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'Let’s find solutions': Oshkosh advocates say unhoused people should not be excluded from spaces in the city

Posted at 9:49 PM, Jun 06, 2024

OSHKOSH (NB 26) — Community advocates in Oshkosh say a green space outside the Orrin King building, which sits near the courthouse and police station, is an important space for unhoused people.

So, they’re asking for more understanding from police and the community.

  • Activists say unhoused people should be able to stay in a green space outside the Orrin King building without consequences.
  • They say attempting to "move along" the unhoused people does not address the problem.
  • Police denied ticketing or attempting to remove unhoused people.

The local activist group ESTER is speaking out for the unhoused.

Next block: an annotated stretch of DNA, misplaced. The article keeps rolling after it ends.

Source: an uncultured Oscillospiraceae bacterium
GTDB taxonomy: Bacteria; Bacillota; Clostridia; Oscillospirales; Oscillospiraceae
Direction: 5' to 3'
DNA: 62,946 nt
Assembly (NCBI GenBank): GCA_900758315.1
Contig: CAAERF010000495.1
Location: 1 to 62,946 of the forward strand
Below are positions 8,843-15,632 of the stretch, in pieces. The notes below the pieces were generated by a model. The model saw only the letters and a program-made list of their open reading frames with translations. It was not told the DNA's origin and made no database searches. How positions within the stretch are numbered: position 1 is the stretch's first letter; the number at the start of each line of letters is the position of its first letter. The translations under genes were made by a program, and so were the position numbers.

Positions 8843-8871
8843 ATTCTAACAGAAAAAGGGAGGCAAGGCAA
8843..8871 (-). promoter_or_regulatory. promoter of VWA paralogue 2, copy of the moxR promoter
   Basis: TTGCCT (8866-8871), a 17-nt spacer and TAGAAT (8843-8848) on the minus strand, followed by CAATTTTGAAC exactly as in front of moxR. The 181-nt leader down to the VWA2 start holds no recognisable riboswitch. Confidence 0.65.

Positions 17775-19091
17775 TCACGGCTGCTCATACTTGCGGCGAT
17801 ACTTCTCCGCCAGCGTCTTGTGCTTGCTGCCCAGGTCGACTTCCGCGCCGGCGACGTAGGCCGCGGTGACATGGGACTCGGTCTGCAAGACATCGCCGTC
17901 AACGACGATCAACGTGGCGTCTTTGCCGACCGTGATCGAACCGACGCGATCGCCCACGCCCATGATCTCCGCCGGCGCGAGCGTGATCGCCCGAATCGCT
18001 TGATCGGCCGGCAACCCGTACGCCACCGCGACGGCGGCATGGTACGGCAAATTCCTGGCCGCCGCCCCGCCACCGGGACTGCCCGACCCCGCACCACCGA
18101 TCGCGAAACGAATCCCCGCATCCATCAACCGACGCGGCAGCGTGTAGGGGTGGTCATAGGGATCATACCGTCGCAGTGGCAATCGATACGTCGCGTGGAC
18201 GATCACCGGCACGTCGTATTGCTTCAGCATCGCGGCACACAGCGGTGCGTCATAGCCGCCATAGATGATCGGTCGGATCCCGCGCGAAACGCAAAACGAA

The group's name stands for empowerment, solidarity, truth, hope, equity, reform.

Leaders say vents near the Orrin green space help keep unhoused people warm and dry during all weather.

But, they said local police are trying to get the unhoused people to “move along” and leave the area. ESTER organizers also said some unhoused people reported getting tickets from law enforcement.

In a news conference Wednesday, advocates asked for more understanding for people who, they say, have nowhere else to go.

“Instead of the perpetual ‘keep moving, moving, moving,’ let’s find solutions,” ESTER organizer Miracle Wheeler said.

Major Pine, who is unhoused and said he's slept on the vents outside Orrin in the past, said he wants the community to help each other.

“Look out, you know, or have a heart," Pine said.

Oshkosh Police denied ticketing unhoused people or trying to remove them from the green space.

In a statement to NBC 26, they said, in part, “We have been working with other agencies and organizations for several years to assist Oshkosh’s homeless population.”

ESTER leaders said they hope to keep working with police and other groups to find long-term solutions.